Canadians for Affordable Energy says not every province is in a financial position like Alberta to remove its provincial fuel tax, even though they should.

Alberta Premier Danielle Smith said on Thursday her government will “lock in” the fuel tax holiday for Albertans, one day after Nova Scotia Finance Minister Allan MacMaster said he can’t remove the provincial fuel tax because the federal government won’t allow it. 

Dan McTeague, president of Canadians for Affordable Energy, said Nova Scotia doesn’t have many options to offset the revenue from the fuels tax, while Alberta can rely on its oil reserves. 

“They have no way of making it up, they have nothing to fall back on,” McTeague told True North. 

“The provinces are not in the same financial position as Alberta. They’re having trouble and they don’t really have much room to drop the tax, even though they ought to.” 

Nova Scotia’s provincial tax, or the motive fuel tax, is expected to raise nearly $260 million for the provincial government this year.

Newfoundland and Labrador reduced its provincial fuel tax by almost half earlier this year as a temporary measure. In July, Ontario reduced its gas tax by 5.7 cents per litre and the fuel tax by 5.3 cents per litre, a reprieve that will last until the end of the year. 

Former Alberta premier Jason Kenney first removed the provincial fuel tax on April 1, as oil prices skyrocketed and as a federal carbon tax increase to $170/tonne came into effect. When oil prices relaxed in October, the province partially reinstated its fuel tax to 4.5 cents per litre on gas and diesel.

Speaking at the Rural Municipalities of Alberta fall 2022 conference on Thursday, Smith said her government will take decisive action in the coming weeks to help Albertans “cope with the worst financial pressures.” 

“Our government is also going to lock in removing the provincial fuel tax and ensure that the gas stations lower the prices appropriately when we do that,” she said. 

“Alberta is home to massive energy resources which belong to you and it’s time to ensure that you benefit from that ownership.”

On Wednesday, Nova Scotia Finance Minister Allan MacMaster said he can’t cut into the 15.5 cents tax per liter tax on gasoline or diesel because the federal government won’t allow it.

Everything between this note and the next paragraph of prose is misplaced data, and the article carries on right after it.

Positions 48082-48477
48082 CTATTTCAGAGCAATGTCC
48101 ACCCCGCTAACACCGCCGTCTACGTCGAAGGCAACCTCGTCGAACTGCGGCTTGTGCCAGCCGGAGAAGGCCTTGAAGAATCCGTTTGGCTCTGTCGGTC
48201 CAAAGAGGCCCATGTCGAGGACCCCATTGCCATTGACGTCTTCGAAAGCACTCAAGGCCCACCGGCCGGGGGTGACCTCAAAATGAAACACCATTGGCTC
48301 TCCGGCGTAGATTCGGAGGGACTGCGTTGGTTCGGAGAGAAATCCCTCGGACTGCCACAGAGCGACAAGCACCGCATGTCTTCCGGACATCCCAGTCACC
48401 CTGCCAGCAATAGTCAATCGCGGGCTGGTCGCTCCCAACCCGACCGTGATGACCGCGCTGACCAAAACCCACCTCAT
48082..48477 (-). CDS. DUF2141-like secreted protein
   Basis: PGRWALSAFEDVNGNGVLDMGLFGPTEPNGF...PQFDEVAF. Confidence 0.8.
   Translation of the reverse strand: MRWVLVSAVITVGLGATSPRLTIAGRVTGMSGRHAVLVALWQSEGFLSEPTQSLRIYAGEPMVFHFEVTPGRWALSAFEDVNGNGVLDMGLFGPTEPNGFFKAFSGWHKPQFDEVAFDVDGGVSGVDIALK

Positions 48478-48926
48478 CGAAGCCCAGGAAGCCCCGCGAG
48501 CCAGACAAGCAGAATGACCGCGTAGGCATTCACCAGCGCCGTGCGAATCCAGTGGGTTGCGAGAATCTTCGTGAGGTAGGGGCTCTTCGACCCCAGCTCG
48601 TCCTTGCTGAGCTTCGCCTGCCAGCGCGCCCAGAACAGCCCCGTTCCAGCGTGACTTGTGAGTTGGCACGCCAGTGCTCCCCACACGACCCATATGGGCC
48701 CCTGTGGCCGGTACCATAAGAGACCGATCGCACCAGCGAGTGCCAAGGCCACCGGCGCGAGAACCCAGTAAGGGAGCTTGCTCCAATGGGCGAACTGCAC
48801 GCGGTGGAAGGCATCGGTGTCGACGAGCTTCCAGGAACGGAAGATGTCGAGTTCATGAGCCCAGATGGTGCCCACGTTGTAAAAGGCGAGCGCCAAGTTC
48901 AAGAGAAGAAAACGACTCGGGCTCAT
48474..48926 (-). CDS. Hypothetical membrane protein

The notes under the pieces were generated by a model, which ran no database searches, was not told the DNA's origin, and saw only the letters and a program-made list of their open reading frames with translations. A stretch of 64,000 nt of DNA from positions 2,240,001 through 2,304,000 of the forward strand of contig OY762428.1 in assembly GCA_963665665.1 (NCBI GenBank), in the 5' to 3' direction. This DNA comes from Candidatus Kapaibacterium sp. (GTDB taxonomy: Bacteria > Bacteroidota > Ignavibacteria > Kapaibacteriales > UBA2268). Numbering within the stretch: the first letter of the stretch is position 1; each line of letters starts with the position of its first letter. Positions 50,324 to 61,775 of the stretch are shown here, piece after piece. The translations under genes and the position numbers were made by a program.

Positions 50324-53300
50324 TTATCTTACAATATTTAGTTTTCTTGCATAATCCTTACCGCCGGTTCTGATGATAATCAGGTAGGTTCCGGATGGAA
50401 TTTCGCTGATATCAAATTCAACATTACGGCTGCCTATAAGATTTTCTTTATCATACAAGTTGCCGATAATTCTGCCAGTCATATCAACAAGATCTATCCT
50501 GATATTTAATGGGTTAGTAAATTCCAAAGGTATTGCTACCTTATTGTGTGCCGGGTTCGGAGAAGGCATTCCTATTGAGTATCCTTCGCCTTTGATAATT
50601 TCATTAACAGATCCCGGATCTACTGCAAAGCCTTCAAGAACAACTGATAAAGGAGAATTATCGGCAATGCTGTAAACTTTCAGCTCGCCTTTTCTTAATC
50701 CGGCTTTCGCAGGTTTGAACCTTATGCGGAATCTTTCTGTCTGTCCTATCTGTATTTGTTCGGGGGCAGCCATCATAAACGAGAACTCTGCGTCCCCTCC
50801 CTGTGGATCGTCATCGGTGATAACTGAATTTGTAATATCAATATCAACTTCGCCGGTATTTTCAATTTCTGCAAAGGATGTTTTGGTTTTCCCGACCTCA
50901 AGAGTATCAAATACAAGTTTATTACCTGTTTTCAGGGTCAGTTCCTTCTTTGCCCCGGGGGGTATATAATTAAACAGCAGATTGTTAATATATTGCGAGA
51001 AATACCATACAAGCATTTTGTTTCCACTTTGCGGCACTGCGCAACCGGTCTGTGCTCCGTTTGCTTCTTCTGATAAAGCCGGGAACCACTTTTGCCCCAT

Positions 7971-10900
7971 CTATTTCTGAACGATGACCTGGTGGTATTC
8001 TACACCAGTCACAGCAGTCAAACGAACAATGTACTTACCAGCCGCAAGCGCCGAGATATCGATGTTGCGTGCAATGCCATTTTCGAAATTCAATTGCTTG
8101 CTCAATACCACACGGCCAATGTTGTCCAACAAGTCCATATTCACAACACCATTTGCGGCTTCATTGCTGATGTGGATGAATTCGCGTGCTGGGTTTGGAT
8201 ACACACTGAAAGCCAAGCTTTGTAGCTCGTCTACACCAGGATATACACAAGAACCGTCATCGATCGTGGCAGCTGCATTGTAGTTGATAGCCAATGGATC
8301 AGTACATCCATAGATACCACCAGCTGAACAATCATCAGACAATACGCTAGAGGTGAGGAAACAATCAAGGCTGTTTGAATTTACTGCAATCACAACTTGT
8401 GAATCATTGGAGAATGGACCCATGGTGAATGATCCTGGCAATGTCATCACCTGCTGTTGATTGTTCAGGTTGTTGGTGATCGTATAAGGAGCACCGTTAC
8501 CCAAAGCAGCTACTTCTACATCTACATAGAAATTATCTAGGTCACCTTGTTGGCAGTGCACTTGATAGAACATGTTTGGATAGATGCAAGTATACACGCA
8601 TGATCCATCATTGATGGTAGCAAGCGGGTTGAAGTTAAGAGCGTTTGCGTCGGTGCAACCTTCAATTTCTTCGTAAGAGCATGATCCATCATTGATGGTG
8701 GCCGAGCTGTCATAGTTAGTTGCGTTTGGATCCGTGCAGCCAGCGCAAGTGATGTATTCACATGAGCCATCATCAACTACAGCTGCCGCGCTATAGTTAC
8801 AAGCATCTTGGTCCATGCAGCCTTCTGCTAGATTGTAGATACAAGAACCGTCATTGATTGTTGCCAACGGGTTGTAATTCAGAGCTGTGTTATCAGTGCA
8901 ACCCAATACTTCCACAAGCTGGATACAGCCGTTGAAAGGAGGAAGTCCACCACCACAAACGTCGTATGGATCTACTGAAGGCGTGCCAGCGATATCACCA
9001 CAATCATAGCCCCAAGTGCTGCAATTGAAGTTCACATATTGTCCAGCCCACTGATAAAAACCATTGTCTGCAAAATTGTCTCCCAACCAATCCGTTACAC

“They’ve just simply said we can’t do it.” MacMaster said. “There is a federal document that you cannot go and offset the carbon pricing because it would defeat the purpose of what they’re trying to do, which is trying to raise the price of fuel, so people stop buying it.”

Yet, federal Immigration Minister and Nova Scotia MP told the CBC the province is free to follow the lead of other provinces and cut provincial fuel taxes. 

McTeague said the Liberal government wants to tax energy, the very thing people use to survive. He said the federal Liberals and their colleagues in the New Democratic Party are committed to “undermining affordability.”

“We’ve been saying it for five or six years; people are starting to believe us.” 

Author

  • Rachel Emmanuel

    Rachel is a seasoned political reporter who’s covered government institutions from a variety of levels. A Carleton University journalism graduate, she was a multimedia reporter for three local Niagara newspapers. Her work has been published in the Toronto Star. Rachel was the inaugural recipient of the Political Matters internship, placing her at The Globe and Mail’s parliamentary bureau. She spent three years covering the federal government for iPolitics. Rachel is the Alberta correspondent for True North based in Edmonton.

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